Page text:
TABLE OF CONTENTS
- Once Saved Always Saved Doctrine
- What does the Bible Say About Once Saved Always Saved?
- History of the Doctrine
Once Saved Always Saved Doctrine
The “Once Saved Always Saved” doctrine is the idea that once a person is born again and adopted as a son of God, there is no sin they can commit (even if deliberately) that can cause them to lose their salvation.
This doctrine has found popularity today and gives many people great comfort and assures them of their salvation as a one-time event that cannot be reversed. But if this doctrine is false, then it is very dangerous because it has the potential of removing personal responsibility and accountability when it comes to one’s relationship with God. After all, if we are saved, and there is nothing we can do to lose salvation, then why does it really matter how we act and why worry that much about it?
Now I know that some who believe in the doctrine of Once Saved Always Saved will say: “well if someone keeps sinning deliberately, that means they were never saved to begin with”. My answer to that is simple: “If you really believe this and apply it to yourself then God bless you and I am happy for you”. Even though I don’t believe it is biblical, I will not make this doctrine an issue with brothers who sincerely think if they keep sinning, they were never saved to begin with. If you sincerely believe in your heart that you have to endure in the faith until the end to be saved, then God bless you.
My big issue is with people who think that once they are born again or saved, they can never lose salvation even if they CONTINUE sinning deliberately. By that I mean, they continue living in a lifestyle of sin. My biggest issue of course is also with any ministry that preaches this doctrine. Please, ministers, be careful what you teach because you will have a lot of blood on your hands if you are wrong about this one.
The whole point of EternalCall.com is to spread the true gospel and I sincerely know that this doctrine is not biblical and a very dangerous one at that. I believe it can deceive people into thinking that their relationship with God is completely secure and that their salvation is assured while in reality, they are walking on thin ice because of that mindset.
Only in a later section of this article, we will talk about some of the history surrounding this doctrine.
For now let’s look at the arguments for and against the doctrine from a biblical perspective.
What does the Bible Say About Once Saved Always Saved?
I have divided the scriptures used for and against the doctrine of “Once Saved Always Saved” for your convenience. You can click on each passage and go to the post showing the arguments I summarized from both sides. For each post, you can also add a comment if you find something relevant to say. If I find that your argument makes sense, I will be glad to add it in the article. This will help all of us grow in the truth of the Word of God.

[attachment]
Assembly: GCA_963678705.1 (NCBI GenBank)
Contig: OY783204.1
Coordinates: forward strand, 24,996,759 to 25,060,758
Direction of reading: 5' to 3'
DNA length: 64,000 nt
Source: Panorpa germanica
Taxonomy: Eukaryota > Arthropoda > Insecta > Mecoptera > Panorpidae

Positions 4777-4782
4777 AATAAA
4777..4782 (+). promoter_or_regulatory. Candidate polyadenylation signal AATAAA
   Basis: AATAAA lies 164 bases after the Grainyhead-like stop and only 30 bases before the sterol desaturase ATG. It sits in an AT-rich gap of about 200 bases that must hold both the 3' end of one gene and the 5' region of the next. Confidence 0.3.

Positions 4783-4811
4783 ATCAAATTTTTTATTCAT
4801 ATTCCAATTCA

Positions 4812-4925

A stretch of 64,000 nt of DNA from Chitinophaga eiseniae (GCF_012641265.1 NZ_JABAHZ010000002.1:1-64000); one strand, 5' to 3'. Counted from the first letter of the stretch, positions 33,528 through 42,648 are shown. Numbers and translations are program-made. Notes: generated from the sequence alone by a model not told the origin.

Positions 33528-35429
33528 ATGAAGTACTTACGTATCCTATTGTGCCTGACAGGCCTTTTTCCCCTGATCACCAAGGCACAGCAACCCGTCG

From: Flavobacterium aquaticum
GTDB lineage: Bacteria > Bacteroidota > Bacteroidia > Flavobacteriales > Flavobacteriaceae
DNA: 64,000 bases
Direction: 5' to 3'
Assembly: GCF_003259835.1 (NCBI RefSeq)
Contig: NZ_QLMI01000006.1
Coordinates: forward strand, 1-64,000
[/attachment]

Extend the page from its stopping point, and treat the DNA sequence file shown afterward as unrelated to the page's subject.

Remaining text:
For the scriptures against the doctrine of “Once Saved Always Saved”, I decided to divide them by book because of the big number of passages.
If there are other passages you think I missed for any side, feel free to contact me so I add them to the list.
Scriptures Against Once Saved Always Saved
Abiding in the Vine: John 15:1-6
My favorite: Hebrews 10:26-29, 2 Peter 2:20-22 and Galatians 5:1-4
If ye continue in the faith: Colossians 1:21-22
Continue in the Faith: Acts 14:22
Continue in His Kindness: Romans 11:13-22
Removed from Him: Galatians 1:6
Book of Revelation – 10 scriptures
Book of Hebrews – 8 scriptures
Book of Matthew – 4 scriptures
Epistles of Peter – 4 scriptures
Letters to Timothy – 4 scriptures
Letters of John – 2 scriptures
Letter of James – 2 scriptures
1 Corinthians – 2 scriptures
Parable of the foolish virgins: Matthew 25:1-13
Parable of the Prodigal Son: Luke 15:11-32
Parable of the sower: Mark 4:1-20, Matt. 13:3-23, Luke 8:4-15
Arguments For Once Saved Always Saved
He that began a good work: Philippians 1:6
Predestination: Rom. 8:28-30, Eph. 1:4-6
Seal: Ephesians 1:13-14, 4:30 and 2 Corinthians 1:21-22
Nothing can Separate us: Romans 8:38-39
Noone can snatch us out of His hand: John 10:28
AntiChrists: 1 John 2:19
Whoever is born of God doth not sin: 1 John 3:9
History of the Doctrine
If we look back historically, the writings of the early church fathers did not really agree with the doctrine of “once saved always saved.” In fact, some passages seem to indicate in a clear manner that a Christian could indeed lose his or her salvation by sinning or falling away into unbelief.
Let’s look as quotes from some prominent church fathers.
Justin Martyr (100-165 AD)
“But I believe that even those, who have been persuaded . . . to observe the legal dispensation along with their confession of God in Christ, shall probably be saved. And I hold, further, that such as have confessed and known this man to be Christ, yet who have gone back from some cause to the legal dispensation, and have denied that this man is Christ, and have not repented before death, shall by no means be saved. Further, I hold that those of the seed of Abraham who live according to the law, and do not believe in this Christ before death, shall likewise not be saved . . .” – Justin Martyr, Dialogue Of Justin 47
We see that for Justin Martyr, it is clear that a person can come to know and believe that Jesus is the Christ, yet lose that knowledge and deny the faith. It is also clear that in this case, the person who lost the Faith will not be saved.
Irenaeus (120 – 200 AD)
Irenaeus appears also to believe that Christians are not really “once saved always saved”. Let’s look at one of his quotes:
“Those who do not obey Him . . . have ceased to be His sons.” – Irenaeus, Irenaeus Against Heresies, Book 4.41.3.
Of course, you can’t get closer to being born-again or “saved” than to be called a Son of God. If someone ceases to be a son, then he was a son and now is not a son anymore. That is losing salvation.
Tertullian (150-220 AD)
Here is another relevant quote from Tertullian:
“But the world returned unto sin; in which point baptism would ill be compared to the deluge. And so it is destined to fire; just as the man too is, who after baptism renews his sins: so that this also ought to be accepted as a sign for our admonition.” Tertullian, On Repentance, 2.9